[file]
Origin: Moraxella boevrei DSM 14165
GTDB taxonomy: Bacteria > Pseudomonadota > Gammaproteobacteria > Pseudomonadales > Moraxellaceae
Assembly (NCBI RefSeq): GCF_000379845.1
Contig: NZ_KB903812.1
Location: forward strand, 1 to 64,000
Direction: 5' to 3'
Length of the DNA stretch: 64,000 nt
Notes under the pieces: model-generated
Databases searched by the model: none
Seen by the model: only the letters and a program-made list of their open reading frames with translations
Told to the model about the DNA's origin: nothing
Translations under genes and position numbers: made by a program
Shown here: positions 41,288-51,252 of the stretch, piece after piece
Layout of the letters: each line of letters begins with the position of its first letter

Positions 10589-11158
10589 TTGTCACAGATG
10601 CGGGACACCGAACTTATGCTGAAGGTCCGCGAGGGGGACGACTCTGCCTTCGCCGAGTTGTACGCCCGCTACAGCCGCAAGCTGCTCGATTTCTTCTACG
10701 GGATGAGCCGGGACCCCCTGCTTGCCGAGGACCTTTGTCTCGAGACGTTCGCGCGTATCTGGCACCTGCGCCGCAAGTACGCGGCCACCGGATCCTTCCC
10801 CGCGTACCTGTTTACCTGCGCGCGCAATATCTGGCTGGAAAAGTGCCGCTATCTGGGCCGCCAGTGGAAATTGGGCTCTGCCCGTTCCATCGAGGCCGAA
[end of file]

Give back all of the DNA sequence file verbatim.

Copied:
Origin: Moraxella boevrei DSM 14165
GTDB taxonomy: Bacteria > Pseudomonadota > Gammaproteobacteria > Pseudomonadales > Moraxellaceae
Assembly (NCBI RefSeq): GCF_000379845.1
Contig: NZ_KB903812.1
Location: forward strand, 1 to 64,000
Direction: 5' to 3'
Length of the DNA stretch: 64,000 nt
Notes under the pieces: model-generated
Databases searched by the model: none
Seen by the model: only the letters and a program-made list of their open reading frames with translations
Told to the model about the DNA's origin: nothing
Translations under genes and position numbers: made by a program
Shown here: positions 41,288-51,252 of the stretch, piece after piece
Layout of the letters: each line of letters begins with the position of its first letter

Positions 10589-11158
10589 TTGTCACAGATG
10601 CGGGACACCGAACTTATGCTGAAGGTCCGCGAGGGGGACGACTCTGCCTTCGCCGAGTTGTACGCCCGCTACAGCCGCAAGCTGCTCGATTTCTTCTACG
10701 GGATGAGCCGGGACCCCCTGCTTGCCGAGGACCTTTGTCTCGAGACGTTCGCGCGTATCTGGCACCTGCGCCGCAAGTACGCGGCCACCGGATCCTTCCC
10801 CGCGTACCTGTTTACCTGCGCGCGCAATATCTGGCTGGAAAAGTGCCGCTATCTGGGCCGCCAGTGGAAATTGGGCTCTGCCCGTTCCATCGAGGCCGAA